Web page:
22nd May, 2022

10 great castles and National Trust properties to visit without your car

This article is more than 2 years old.

St Michael's Mount

Devon and Cornwall are home to some fantastic castles and National Trust properties. You can visit many of them by public transport. Here are some of our favourites.


© Caroline Ingram (Creative Commons)

Tucked away in the Tamar Valley, Cotehele Estate is home to a beautiful Tudor manor house, working mill, historic quay and lots of lovely estate walks.

In the 19th Century the area boomed, and Cotehele Quay was a hive of activity with boats and paddle steamers loading and unloading cargo.

The estate can be reached by train and on foot via a pleasant river and woodland walk.

One of King Henry VIII’s finest coastal fortresses, Pendennis sits high on a rocky headland overlooking the river, beaches and town of Falmouth below.

The castle has plenty to see during a visit, from the Tudor keep to the historic collection of guns and canons.

St Mawes is the sister castle to Pendennis and is one of the best preserved and most elaborately decorated of all the coastal forts.

The best way to visit the castle is to arrive by ferry from Falmouth as you can enjoy some stunning views as you travel over the river and approach the castle.

© Tony Hisgett (Creative Commons)

This beautiful estate has everything you could need for a day out, from stunning formal gardens and woodland walks to the impressive late Victorian house.

The house was remodelled after a fire in 1881 which led to some fascinating ‘mod cons’ such as central heating systems and state-of-the-art ovens.

This iconic island with its working village and castle is a magical place to visit.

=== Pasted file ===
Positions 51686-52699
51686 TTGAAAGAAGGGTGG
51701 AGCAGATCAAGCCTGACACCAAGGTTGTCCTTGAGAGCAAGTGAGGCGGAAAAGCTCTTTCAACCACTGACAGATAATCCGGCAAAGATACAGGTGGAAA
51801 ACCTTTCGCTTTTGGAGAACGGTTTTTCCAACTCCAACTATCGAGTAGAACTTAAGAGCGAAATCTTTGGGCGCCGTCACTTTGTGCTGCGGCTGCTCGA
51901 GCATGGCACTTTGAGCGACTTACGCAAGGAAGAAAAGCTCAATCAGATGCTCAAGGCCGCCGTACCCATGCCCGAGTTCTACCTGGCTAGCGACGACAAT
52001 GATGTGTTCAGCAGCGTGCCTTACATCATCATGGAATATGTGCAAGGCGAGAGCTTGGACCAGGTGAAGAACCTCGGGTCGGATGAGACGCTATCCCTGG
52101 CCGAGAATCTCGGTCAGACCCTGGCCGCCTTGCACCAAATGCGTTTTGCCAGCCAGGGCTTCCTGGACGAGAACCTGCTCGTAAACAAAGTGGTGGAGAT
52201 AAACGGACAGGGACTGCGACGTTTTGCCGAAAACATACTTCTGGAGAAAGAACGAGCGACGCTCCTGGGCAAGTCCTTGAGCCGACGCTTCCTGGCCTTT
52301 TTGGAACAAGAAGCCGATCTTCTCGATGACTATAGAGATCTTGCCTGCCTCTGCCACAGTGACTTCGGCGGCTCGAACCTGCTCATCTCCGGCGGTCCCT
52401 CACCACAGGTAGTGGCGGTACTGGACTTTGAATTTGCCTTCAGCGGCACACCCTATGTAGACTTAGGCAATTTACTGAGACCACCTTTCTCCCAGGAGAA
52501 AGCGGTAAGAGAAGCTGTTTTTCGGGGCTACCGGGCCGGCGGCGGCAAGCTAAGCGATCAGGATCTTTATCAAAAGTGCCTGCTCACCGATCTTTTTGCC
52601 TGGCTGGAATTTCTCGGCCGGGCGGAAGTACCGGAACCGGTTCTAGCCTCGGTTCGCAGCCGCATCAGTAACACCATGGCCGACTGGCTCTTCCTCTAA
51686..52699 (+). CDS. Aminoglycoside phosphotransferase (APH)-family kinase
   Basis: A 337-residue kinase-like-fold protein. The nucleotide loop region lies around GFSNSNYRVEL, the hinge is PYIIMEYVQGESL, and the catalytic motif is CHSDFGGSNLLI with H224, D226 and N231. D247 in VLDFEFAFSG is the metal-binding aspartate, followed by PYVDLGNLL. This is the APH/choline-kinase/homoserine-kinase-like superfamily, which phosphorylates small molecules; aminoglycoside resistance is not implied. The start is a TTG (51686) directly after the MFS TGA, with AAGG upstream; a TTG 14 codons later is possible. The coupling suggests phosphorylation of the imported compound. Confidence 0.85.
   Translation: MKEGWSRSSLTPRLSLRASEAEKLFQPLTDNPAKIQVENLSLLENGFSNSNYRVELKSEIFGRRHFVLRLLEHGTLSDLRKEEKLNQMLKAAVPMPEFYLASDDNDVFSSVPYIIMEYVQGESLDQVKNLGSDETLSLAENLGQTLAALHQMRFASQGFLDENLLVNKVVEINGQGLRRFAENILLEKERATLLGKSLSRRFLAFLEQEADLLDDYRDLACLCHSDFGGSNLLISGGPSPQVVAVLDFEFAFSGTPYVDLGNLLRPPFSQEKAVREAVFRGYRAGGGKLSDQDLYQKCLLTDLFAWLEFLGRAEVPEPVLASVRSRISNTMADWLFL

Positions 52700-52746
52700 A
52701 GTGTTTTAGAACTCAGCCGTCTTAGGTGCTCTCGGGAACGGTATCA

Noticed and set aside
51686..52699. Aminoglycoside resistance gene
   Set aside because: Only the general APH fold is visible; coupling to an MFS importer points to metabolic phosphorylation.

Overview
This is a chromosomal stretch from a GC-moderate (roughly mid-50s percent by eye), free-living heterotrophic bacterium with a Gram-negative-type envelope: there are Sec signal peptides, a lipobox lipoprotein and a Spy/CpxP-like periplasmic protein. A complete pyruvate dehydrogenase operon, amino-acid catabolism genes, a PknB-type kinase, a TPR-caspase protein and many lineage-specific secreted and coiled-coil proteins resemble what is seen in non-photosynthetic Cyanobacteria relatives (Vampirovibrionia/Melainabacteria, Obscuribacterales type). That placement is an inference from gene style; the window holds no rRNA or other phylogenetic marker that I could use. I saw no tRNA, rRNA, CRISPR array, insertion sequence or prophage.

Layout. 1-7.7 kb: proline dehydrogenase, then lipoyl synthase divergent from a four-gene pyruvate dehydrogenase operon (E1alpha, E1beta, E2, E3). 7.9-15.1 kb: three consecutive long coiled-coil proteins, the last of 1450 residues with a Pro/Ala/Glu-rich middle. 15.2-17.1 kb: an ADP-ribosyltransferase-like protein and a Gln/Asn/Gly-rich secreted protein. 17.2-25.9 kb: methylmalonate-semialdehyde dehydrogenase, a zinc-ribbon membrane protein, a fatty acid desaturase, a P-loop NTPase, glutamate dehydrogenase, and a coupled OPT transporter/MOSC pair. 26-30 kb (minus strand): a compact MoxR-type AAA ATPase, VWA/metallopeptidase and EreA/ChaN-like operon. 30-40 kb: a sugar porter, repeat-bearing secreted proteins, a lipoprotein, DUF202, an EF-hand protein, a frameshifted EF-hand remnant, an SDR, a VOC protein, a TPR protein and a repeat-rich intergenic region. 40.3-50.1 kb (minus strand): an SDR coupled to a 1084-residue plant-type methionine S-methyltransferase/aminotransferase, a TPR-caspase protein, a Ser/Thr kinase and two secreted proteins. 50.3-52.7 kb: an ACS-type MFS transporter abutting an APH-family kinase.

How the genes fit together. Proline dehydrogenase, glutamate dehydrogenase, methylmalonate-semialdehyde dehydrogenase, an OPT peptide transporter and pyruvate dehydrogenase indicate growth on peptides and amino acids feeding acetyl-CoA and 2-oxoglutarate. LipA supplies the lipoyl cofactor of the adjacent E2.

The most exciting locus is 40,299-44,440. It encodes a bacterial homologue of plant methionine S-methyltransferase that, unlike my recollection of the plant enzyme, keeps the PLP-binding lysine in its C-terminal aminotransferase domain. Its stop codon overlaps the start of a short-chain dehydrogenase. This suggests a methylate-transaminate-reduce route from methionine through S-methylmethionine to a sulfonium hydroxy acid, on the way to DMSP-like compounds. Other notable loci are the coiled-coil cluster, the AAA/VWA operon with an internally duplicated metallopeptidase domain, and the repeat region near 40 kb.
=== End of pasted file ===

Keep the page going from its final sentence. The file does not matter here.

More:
The castle was once a priory and fort but has been the home of the St Aubyn family since the 17th century and has memories and mementos at every turn.

Top tip - check opening times when planning your visit, as not open every day.

One of the most fascinating castles in England, Restormel was built in the 13th century and used as a luxurious retreat by its medieval owners.

The castle is in ruins, but you can walk around the inside of the keep and climb the stairs from the courtyard to take in the fabulous views of the area.

This fascinating estate has one of the most important 16th century gardens in Europe and is also home to a beautiful Grade 1 listed Tudor mansion.

As well as the gardens there are plenty of woodland walks and remnants of the Cornish Mining era to explore and tea rooms to enjoy.


Explore the remains of the largest castle in Devon, on a wooded spur above the rushing River Okement.

Begun soon after the Norman Conquest as a motte and bailey castle with a stone keep, it was converted into a sumptuous residence in the 14th century by Hugh Courtenay, Earl of Devon.

There is a riverside picnic area and beautiful woodland walks.

© Alison Day (Creative Commons)

Killerton is a fine 18th century mansion set in wonderful parkland and grounds.

There are plenty of walks with lots to discover, including a bear hut and old icehouse.

Powderham Castle enjoys a picturesque setting within an ancient deer park beside the Exe estuary, just south of Exeter. Over 600 years of history can be discovered within the walls of one of Devon's oldest family homes.

Totnes is a classic motte and bailey castle and was built just after the Norman conquest.

Visitors can climb to the top of the keep and enjoy views of the town and River Dart or walk around the perimeter of the castle in the old moat.